- Olive oil infused with St. John’s Wort, Lavender, and Chamomile. This blend of Western herbs is excellent to rub into your skin to improve mobility and reduce inflammation. St. John’s Wort’s effect on mood helps lift the morning gloom of waking up to pain.
- Abyhanga with plain sesame oil is also great for the skin. Abyhanga is the cornerstone of Ayurveda’s morning routine. It soothes pain, stiffness, and the emotional edge created by chronic pain. It’s also gently detoxifying. Incorporate Maharanayan oil for extra painful areas.
- Gentle Bodywork
- Craniosacral therapy
- Polarity therapy
- Japanese style Acupuncture
- Feldenkrais or Alexander Technique
- Watsu. Gentle, flowing bodywork style that takes place in a body temperature pool.
- Restorative yoga.
- Deep, slow breathing.
- Herbs & Supplements
- Ayurvedic Herbs: Turmeric, Ginger, Ashwagandha, Kamadudah, Gotu Kola, Tulsi, Dashamula
- B Stress Complex
- Devil’s Claw, White Willow Bark
- Omega 3 Fatty Acids
- Aloe Vera Juice
- Lemon Balm, St. John’s Wort
- Magnesium Glycinate
- Cannabinoid or Honey helps with sleep, pain, and anxiety. The honey is especially nice stirred into a cup of calming passionflower tea before bed. Healing happens during sleep. So, if you are constantly waking due to pain, health remains very far out of reach. A small amount in the daytime can also help with pain and anxiety.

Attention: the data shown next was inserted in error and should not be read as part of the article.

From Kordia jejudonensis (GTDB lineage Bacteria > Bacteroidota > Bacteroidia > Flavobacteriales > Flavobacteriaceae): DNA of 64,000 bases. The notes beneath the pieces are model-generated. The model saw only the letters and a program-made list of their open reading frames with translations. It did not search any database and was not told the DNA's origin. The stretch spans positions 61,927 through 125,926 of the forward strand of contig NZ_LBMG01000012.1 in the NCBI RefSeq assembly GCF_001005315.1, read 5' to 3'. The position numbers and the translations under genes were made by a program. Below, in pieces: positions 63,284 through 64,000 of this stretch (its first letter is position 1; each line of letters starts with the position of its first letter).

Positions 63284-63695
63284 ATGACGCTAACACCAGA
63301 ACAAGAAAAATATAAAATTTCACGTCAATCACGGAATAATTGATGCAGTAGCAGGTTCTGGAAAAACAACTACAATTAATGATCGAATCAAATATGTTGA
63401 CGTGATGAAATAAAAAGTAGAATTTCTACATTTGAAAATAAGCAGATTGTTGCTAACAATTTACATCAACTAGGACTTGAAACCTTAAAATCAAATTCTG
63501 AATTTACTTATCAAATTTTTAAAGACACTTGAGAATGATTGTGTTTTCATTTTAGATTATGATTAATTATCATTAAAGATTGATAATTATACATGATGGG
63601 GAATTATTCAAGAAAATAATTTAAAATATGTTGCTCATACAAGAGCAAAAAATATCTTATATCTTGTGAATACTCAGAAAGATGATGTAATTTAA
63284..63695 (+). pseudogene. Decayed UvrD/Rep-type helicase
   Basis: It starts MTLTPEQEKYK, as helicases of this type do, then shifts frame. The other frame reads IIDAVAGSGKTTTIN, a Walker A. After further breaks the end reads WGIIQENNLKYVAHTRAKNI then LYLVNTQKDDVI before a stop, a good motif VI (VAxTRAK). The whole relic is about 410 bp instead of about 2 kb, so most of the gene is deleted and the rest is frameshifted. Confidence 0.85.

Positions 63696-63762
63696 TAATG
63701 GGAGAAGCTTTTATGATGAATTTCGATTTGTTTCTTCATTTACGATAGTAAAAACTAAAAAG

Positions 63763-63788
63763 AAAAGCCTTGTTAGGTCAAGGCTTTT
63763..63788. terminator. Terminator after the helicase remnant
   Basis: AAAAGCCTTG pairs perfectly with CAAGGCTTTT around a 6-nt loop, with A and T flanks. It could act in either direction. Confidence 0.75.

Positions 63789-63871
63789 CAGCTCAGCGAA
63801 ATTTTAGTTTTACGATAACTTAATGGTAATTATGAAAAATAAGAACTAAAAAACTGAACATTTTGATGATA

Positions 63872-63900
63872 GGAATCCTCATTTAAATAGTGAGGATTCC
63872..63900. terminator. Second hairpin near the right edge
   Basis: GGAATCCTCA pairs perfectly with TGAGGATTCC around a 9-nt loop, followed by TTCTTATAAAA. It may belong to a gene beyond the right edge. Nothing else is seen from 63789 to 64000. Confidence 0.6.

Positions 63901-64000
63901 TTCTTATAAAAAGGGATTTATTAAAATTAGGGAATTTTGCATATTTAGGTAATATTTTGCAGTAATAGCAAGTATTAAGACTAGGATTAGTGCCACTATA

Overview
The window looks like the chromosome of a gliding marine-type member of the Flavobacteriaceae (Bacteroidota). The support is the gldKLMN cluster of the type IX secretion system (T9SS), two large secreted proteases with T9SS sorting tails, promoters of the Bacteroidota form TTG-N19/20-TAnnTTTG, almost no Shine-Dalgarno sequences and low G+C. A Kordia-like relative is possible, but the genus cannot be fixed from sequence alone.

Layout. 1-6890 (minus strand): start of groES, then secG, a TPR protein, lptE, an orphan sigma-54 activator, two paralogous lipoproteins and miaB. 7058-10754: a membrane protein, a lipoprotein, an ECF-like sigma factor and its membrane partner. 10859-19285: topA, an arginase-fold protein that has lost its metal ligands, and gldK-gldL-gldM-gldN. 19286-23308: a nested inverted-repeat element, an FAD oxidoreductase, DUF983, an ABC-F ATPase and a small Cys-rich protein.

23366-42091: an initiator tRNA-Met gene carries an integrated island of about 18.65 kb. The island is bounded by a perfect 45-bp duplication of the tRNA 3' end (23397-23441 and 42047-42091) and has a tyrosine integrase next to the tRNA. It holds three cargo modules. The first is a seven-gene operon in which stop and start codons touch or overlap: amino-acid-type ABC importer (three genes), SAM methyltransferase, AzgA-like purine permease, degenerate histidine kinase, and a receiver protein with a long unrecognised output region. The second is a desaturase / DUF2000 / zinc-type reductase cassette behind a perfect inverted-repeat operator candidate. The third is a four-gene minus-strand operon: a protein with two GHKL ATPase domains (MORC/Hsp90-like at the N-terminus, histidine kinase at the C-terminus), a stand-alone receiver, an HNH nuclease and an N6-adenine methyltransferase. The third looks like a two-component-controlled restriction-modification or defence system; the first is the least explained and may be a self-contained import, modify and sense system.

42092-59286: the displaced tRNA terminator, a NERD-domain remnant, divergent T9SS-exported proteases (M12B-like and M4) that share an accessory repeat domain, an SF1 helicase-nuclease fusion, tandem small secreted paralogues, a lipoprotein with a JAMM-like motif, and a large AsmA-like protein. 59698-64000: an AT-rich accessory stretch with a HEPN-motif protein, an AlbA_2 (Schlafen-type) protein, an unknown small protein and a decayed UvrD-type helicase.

The best assessment method for the effectiveness of a treatment is this: whatever helps you feel better is valid, important, and beneficial. Each and every move in the direction of healing is an important piece of your unique, fresh, evolving definition of “cure.”
Now, my toes are easily within reach, and I can sleep through the night. I work on my feet, four days a week, without struggle. There are few visible signs of AS left. For instance, when someone is sitting next to me at a restaurant, I can’t turn my head completely to see them. It’s an easy fix though — I just sit across from my companion. Occasional mild flare-ups still happen under times of intense stress, but I know how to handle them.
There are some things I’d come to think would never be possible in my life, such as rock climbing. I’ll never forget the first time I finished a 85-foot climb. Muscles shaking, I reached for the anchor at the top. The New Mexican desert expanded out to the horizon for what seemed like a million miles. Tears filled my eyes, realizing how very far I’d come. When there’s nothing to lose, so the slow road is worth a try. For me, it has been worth everything.
Submit your story or essay to Buzzworthy Blogs